On faith

Ah, this one is tough. Not that I shy away from difficult conversations, but religion is… a minefield, to say the least. It touches to our histories, our families, our traditions, our personal experiences – good and bad – and just talking about it can change the sweetest person you know into a rabid dog. Like politics, it’s often painted in black and white. You’re either with us or against us and there’s no inbetween.

Individual faith is rarely separated from religious institutions, and it leads to a lot of shortcuts from some atheists. On the flip side of the coin, religious institutions rarely encourage open, honest discussions in their midsts, whether it is about dogmatic matters or, let’s say, their history of abuse. Someone once told me that while faith is often a welcome comfort to individuals, most of the time organized religion is not a good thing for society as a whole. I tend to agree with that statement, though I do not think it has to be so.

My own history with faith is a rocky one. I grew up Catholic, in a family that was not religious. We went to Church for weddings, baptisms and funerals, and that was pretty much it. My family was what I heard a priest call ‘Christians on wheels’: baby carriage, wedding car and hearse. I went to church school because my dad – otherwise a rather vocal atheist – thought it was culturally important. And during my teenage years, I became very involved with my youth group, and very devout, although always in my own, not really conventional way. It lasted until my mid-twenties, where a series of events and my own personnal growth made me switch to a rather unflexible atheism.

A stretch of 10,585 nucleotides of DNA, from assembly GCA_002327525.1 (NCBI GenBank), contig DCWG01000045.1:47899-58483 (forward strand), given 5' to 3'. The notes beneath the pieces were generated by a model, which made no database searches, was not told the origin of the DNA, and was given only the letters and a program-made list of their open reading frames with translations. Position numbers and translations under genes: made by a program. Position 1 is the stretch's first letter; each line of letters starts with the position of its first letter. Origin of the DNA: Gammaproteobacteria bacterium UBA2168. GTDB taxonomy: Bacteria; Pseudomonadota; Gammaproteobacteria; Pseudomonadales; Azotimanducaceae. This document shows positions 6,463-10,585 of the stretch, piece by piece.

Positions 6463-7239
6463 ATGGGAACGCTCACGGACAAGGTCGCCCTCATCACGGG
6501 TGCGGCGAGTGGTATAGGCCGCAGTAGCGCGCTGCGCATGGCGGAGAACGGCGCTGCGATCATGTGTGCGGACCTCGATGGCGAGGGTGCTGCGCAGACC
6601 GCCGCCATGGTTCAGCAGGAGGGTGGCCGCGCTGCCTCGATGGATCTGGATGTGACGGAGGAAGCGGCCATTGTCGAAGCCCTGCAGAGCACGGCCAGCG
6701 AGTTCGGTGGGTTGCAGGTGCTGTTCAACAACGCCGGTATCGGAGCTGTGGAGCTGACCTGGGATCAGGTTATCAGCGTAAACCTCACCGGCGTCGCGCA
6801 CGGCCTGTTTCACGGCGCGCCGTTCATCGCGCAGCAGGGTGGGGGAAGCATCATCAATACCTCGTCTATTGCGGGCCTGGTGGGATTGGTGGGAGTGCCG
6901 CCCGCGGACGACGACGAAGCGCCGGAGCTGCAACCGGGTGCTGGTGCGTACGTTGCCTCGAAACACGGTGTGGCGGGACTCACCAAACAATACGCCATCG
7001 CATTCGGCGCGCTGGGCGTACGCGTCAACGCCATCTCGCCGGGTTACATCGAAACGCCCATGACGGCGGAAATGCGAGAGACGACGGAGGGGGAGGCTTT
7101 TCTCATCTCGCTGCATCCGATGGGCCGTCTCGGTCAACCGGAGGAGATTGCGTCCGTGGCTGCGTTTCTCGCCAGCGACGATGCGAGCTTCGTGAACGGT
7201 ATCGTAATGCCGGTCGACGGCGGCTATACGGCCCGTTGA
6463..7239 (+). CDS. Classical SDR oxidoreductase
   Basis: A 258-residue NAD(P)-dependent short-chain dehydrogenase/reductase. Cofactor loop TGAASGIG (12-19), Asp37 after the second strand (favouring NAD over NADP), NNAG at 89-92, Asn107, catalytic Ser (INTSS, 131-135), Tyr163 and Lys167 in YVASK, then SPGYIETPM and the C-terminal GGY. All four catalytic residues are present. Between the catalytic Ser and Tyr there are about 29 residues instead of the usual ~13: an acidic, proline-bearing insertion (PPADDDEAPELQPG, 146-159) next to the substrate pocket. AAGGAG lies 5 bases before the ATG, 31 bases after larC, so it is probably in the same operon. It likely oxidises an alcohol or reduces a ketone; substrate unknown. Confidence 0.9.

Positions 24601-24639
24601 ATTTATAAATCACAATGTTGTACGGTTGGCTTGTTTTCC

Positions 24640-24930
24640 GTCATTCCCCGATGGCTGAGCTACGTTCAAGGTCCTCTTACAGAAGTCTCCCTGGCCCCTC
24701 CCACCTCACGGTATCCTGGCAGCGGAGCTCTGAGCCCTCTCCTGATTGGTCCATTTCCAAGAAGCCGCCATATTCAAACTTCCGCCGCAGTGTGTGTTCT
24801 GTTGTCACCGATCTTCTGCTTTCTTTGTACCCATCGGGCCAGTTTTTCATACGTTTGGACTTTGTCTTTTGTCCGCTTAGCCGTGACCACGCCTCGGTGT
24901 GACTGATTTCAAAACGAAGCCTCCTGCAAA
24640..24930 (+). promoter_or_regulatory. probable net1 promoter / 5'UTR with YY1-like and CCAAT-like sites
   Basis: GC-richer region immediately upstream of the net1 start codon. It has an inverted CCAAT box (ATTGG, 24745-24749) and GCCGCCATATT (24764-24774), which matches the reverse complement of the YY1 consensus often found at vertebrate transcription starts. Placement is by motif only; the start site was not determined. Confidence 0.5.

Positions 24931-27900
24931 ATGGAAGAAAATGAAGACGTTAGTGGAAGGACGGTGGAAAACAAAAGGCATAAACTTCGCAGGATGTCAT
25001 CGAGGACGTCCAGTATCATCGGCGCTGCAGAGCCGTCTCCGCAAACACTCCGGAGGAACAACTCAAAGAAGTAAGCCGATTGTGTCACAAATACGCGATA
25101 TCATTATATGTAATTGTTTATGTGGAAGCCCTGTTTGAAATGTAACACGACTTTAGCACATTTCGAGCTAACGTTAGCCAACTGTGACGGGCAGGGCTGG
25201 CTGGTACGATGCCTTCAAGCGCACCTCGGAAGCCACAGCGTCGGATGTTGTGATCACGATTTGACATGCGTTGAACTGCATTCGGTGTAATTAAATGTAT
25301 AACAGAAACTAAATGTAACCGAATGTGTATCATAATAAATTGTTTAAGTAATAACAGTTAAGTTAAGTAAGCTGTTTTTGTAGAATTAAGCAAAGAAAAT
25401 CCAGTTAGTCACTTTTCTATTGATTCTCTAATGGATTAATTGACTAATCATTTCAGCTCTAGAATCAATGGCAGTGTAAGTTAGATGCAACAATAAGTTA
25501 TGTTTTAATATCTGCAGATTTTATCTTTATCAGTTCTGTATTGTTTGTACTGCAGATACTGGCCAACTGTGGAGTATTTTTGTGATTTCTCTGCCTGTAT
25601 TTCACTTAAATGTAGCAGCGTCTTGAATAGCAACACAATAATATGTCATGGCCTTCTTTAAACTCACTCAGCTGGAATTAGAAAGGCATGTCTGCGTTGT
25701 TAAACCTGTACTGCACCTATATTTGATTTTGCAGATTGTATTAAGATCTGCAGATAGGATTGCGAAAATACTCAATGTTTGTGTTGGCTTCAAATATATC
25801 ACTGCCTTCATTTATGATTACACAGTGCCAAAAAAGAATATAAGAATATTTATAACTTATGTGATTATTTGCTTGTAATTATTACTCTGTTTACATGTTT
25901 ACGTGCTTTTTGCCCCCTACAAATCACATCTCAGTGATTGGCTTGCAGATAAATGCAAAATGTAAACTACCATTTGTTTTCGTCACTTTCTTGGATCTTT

The following years were full of life-altering events for me and my loved ones, weddings and births and illnesses and deaths alike. Life doesn’t let you rest. I wavered, I doubted. I didn’t know. I read a lot – I still do. Starhawk, Rob Bell, Clarissa Pinkola Estés, C.J. Lewis, the brothers of Taizé, to name a few. Christians and pagans alike. I didn’t find any definitive answer to my questions. My own spiritual life is now made of pagan rituals that mark the year and place the Earth at the center, and something of a Christianity that’s probably heretic to most. I detest labels, I always have, and I don’t have one for myself. I believe I remain agnostic, because I don’t know, and there is nothing wrong with that.

I don’t know. I don’t know, and it doesn’t matter, I can see that now. As a beloved priest from my childhood said, “forget certitudes and dogma. What matters is love, always”. And that, I believe to be true.

That’s all for today, my friends. As always, be well, be thankful, be kind. Until next time.

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